4. Autonomy and independence
  5. Education, training and information
  6. Cooperation among cooperatives
  7. Concern for community

Our co-op is making a difference in our community. But, as part of a larger movement, co-ops are helping millions of people across the United States and around the world.

The month of October has been marked annually as Co-op Month since 1930.

Nominating committee looking for candidates

The 2004-2005 nominating committee met for the first time last month. The group elected Kathryn Russell to serve as chair. The other members of the nominating committee are Jack Buce, Jennifer Gordon, Ken Shear and Heather Toomey Zimmerman. Over the next five months, these PCC members will recruit and vet qualified candidates to run in the next board election in spring 2005.

Is board service something you would consider? Here's an overview:

The PCC board conducts its business using the Policy Governance model, as do the boards of many cooperatives throughout the country. This governance model allows the board to focus on the broad direction of the co-op, and fulfill its fiduciary responsibility without micro managing.

Each trustee serves a three-year term, with three positions open for election each year. Among other duties, the trustees work to:

  • Establish two types of policies to guide management: 1) Ends to provide direction and 2) Executive Limitations to proscribe unacceptable actions by management.
  • Provide avenues for linkage with the member/owners of PCC.
  • Prepare for and attend all board meetings, held six to nine times per year, and serve on one or more board task forces.
  • Visit stores regularly throughout term of office and attend PCC events. Any PCC member of active status may apply for board candidacy. If you're interested and haven't yet attended a board meeting, consider doing so in November (see Next board meeting) to meet the current trustees and see the board in action.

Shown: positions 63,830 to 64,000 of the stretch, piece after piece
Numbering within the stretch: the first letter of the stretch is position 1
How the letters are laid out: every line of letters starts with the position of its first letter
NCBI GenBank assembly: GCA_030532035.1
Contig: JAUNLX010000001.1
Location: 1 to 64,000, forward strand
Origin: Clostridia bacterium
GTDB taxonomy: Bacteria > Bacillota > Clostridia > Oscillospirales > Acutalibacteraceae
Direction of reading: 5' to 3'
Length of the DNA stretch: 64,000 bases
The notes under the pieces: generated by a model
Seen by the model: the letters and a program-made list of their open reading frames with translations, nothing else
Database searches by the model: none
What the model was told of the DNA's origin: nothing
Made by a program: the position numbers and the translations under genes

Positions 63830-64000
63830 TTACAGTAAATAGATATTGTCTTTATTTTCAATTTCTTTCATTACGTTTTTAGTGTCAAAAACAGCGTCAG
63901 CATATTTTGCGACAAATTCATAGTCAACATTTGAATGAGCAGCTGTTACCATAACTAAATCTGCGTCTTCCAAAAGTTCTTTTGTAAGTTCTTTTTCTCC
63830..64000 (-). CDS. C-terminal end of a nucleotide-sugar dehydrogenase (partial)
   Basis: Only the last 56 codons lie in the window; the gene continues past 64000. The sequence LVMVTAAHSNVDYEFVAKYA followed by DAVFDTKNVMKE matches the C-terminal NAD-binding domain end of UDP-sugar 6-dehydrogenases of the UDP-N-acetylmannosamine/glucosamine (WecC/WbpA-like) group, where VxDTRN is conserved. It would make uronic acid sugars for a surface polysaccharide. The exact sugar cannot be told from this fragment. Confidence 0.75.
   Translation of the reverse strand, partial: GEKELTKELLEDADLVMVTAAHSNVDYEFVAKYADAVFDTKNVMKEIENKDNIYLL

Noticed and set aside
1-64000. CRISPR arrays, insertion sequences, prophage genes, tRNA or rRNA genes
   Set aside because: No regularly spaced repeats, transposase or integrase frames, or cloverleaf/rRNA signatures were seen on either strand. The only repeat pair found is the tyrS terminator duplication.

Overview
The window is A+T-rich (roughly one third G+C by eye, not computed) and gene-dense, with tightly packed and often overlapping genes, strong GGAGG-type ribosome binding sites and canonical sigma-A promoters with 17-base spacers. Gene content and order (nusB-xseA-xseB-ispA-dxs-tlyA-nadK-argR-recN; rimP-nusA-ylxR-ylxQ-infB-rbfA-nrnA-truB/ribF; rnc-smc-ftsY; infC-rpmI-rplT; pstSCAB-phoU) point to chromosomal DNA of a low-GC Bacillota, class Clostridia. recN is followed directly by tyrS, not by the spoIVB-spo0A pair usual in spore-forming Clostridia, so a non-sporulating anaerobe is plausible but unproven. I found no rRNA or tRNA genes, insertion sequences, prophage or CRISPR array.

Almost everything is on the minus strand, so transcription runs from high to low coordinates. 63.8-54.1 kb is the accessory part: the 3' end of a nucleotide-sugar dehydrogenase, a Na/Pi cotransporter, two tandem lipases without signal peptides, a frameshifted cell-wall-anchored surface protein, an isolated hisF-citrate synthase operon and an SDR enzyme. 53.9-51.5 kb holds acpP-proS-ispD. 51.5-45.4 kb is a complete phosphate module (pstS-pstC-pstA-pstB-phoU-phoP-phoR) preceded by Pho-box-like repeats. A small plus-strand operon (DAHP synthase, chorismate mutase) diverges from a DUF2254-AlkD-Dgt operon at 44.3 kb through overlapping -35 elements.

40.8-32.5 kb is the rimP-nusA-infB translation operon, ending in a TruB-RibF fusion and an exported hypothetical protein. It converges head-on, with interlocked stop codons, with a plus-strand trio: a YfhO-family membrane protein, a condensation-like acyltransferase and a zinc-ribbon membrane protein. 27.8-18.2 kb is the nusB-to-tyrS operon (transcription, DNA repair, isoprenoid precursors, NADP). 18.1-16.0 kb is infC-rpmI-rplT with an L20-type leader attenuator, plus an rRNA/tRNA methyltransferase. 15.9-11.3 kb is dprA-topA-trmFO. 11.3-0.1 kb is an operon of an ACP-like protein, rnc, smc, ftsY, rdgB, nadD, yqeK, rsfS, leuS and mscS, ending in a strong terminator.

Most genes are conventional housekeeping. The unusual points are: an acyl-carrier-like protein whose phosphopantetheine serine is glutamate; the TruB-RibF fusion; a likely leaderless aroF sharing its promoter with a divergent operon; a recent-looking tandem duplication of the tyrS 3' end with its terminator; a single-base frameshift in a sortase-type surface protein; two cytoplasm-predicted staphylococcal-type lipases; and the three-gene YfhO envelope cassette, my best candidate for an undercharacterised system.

Should you have any questions about the trustee position or wish to receive an application packet, call Janice Parker at 206-547-1222 or e-mail Applications will be accepted until December 20, 2004.

PCC Cooks
PCC Cooks Instructor Birgitte Antonsen (left) and Board member Julie Tempest (right) enjoy a light moment at the Issaquah Healthy Living Fair, the scene of August's Talk to the Board event.

Talk to the Board

Each month a board member is available at a different PCC store to meet members and patrons, and to hear their thoughts. "Finding ways to achieve effective communication with our members is one of the board's key jobs," says Linkage Task Force Chair Alexander Rist. "While our board meetings always are open to members, the Talk to the Board events are designed to give members a more convenient and informal opportunity to give one-on-one feedback right in their neighborhood PCC."

Upcoming visits

  • Seward Park PCC, Tuesday, October 19, 5 to 7 p.m.
  • Fremont PCC, Saturday, November 20, 12 noon to 2 p.m.

Board meeting report

There was no board meeting in August and the September board meeting was held after the publication deadline for this newspaper. Look for a report on the September meeting in the November Sound Consumer and online after October 6.

Next board meeting
The next board meeting is Tuesday, November 30 at 5 p.m. at the West Seattle PCC. Member comments will be heard at 7 p.m.